Homework Assignment No. 2: Shutter Speeds, Diagonals to Corners
My second homework assignment is to send me 2-5 photos in Shutter Priority Mode (“Tv” on Canon and Ricoh cameras, and “S” on Nikon and Sony cameras) and to include a line to a corner.
Vary Shutter Speed
Motion blur is controlled by changing the time the shutter stays open. If things are moving in front of the camera, or the camera is moving, longer times produce more blur. Shorter times reduce blur, until it cannot be seen.
I encourage you to try various shutter speeds, especially at the extremes of your camera. For most cameras, that is 30 seconds at the longest and 1/4000 of a second at the shortest.
Shutter Priority mode is semi-automatic; that is, if you set the shutter speed, the camera will adjust the ISO and Aperture to give you a good exposure. You can also set the ISO; the camera will then set the Aperture. If you set the ISO, it may need to be low for long shutter times, high for short shutter times.
This exercise is especially interesting if something is moving in front of the camera, like a waterfall or people running. In some situations, moving the camera at long exposures produces nice images, as in my image in the upper right. Here is a link to some of my long-exposure photos of neon lights with the camera dancing wildly:
In 2016 and 2017, I was enamored with images shot a 1/3-second. Here is a link to my exhibit “Those Who See Slowly” at the Washington Printmakers Gallery in June, 2018.
If you don’t have a tripod for a long exposure and want detail, set the camera on something solid. If you like the look of blur, move your camera creatively and see if you can get something wonderful.
Composition: Lines to Corners
The composition task of this assignment is to frame scenes so that diagonals come from one or more corners; that is, so items line up to diagonals going to corners. Here is a link to Eric Kim’s discussion of diagonals:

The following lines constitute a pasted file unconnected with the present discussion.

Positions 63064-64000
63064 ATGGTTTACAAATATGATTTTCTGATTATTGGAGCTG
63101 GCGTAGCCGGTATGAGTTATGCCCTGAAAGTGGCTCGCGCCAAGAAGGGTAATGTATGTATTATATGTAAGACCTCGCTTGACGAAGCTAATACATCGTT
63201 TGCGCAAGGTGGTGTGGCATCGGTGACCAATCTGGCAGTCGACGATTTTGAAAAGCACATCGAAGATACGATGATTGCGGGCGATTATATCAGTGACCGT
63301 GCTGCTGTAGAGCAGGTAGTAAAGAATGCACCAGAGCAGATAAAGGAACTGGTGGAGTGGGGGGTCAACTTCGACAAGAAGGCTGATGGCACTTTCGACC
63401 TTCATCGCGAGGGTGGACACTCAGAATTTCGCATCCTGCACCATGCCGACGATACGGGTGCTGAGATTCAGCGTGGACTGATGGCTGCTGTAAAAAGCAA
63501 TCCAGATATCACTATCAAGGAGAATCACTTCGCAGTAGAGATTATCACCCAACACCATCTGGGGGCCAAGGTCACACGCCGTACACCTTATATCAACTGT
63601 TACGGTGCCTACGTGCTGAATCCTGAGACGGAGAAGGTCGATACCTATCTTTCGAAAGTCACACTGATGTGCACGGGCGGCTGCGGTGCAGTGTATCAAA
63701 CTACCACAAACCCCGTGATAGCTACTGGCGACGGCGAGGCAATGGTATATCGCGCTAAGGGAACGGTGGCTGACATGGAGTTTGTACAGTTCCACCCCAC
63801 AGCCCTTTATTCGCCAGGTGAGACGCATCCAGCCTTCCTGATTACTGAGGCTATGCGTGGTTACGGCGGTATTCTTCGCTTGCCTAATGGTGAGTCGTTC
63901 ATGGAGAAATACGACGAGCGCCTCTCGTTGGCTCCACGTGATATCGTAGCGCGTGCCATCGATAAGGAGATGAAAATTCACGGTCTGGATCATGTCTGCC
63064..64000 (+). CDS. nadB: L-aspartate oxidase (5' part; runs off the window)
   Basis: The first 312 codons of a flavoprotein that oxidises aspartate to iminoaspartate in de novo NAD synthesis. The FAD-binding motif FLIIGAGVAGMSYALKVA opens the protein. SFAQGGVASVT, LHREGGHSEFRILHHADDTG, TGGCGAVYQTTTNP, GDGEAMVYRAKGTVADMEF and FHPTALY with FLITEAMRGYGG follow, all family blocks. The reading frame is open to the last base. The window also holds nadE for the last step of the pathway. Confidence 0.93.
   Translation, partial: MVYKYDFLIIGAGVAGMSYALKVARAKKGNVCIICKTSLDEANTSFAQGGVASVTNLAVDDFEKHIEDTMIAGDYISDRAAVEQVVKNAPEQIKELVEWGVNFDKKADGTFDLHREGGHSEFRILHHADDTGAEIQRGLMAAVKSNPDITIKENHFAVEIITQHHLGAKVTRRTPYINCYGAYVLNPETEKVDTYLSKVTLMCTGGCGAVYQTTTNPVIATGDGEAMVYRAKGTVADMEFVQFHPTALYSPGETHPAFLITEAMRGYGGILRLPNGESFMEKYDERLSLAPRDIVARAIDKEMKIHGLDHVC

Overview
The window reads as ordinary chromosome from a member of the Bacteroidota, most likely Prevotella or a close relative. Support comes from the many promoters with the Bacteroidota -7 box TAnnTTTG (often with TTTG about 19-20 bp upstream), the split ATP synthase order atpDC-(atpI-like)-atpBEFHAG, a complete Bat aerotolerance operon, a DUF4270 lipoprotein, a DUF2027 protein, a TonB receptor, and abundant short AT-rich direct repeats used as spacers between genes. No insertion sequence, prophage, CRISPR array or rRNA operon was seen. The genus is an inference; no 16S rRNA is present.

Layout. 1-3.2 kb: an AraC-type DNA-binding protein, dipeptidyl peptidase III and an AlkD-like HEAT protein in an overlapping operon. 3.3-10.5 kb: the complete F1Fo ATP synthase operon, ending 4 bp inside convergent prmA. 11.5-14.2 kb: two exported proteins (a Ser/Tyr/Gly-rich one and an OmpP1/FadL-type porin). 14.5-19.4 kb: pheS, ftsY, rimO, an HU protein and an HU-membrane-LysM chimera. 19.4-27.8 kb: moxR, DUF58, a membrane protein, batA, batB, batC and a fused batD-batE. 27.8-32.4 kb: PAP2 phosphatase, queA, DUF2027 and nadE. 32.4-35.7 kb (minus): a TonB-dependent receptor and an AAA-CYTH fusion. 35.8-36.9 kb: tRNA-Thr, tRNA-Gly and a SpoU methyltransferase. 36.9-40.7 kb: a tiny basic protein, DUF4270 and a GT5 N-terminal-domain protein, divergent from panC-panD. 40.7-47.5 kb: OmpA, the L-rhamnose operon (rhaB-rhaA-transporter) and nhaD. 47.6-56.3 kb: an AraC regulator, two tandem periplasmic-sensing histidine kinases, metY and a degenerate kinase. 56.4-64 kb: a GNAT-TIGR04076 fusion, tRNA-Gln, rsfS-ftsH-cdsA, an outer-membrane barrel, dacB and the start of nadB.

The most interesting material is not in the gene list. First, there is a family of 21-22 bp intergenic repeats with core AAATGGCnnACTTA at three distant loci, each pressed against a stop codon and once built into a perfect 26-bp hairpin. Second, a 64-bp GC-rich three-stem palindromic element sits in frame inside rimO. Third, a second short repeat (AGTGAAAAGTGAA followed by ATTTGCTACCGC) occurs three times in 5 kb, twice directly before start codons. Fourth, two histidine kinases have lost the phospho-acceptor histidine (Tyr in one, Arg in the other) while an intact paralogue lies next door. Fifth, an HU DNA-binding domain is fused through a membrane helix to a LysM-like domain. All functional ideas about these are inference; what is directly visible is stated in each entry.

Below are three photos of a cast-iron pancake griddle in my kitchen sink with water falling on it from the faucet.
In this first shot, at 30 seconds, the water motion is blurred but anything not moving is sharp because the aperture number (and depth of field) is high, f/13; because the ISO is low, 100; and because the camera is on a tripod.
In this second shot, at 1/8000 of a second, things are crisp because the shutter speed is so high except where the focus falls off because the aperture number is so low: f/1.4. Lots of noise because the ISO is 12,800. The spout of water curves because I am rotating the water nozzle in a circle. With the naked eye, I could not see waves forming where the water hit the cast iron. At 1/8000 of a second, the waves are clear.
In this third shot, the shutter speed is one half of a second = 0.5″ = 1/2 second. This is a typical shutter speed to make water look milky.
Above is a photo taken at 4/10 of a second (0.4″) at Buttermilk Falls State Park in the Finger Lakes area of western New York State. I used this is my Photo Prayer 2013-36. I did not have a tripod with me, so I rested the camera on the rock wall next to the path. Composition? Lines to corners are pretty obvious.
Above is another photo, of ice found along Cherry Lane in Arden, Delaware with lines going to every corner. I was not consciously trying to do that. After awhile, composition becomes second nature. This is only a problem when you want an image to look un-composed. Then you have to consciously forget the rules of composition.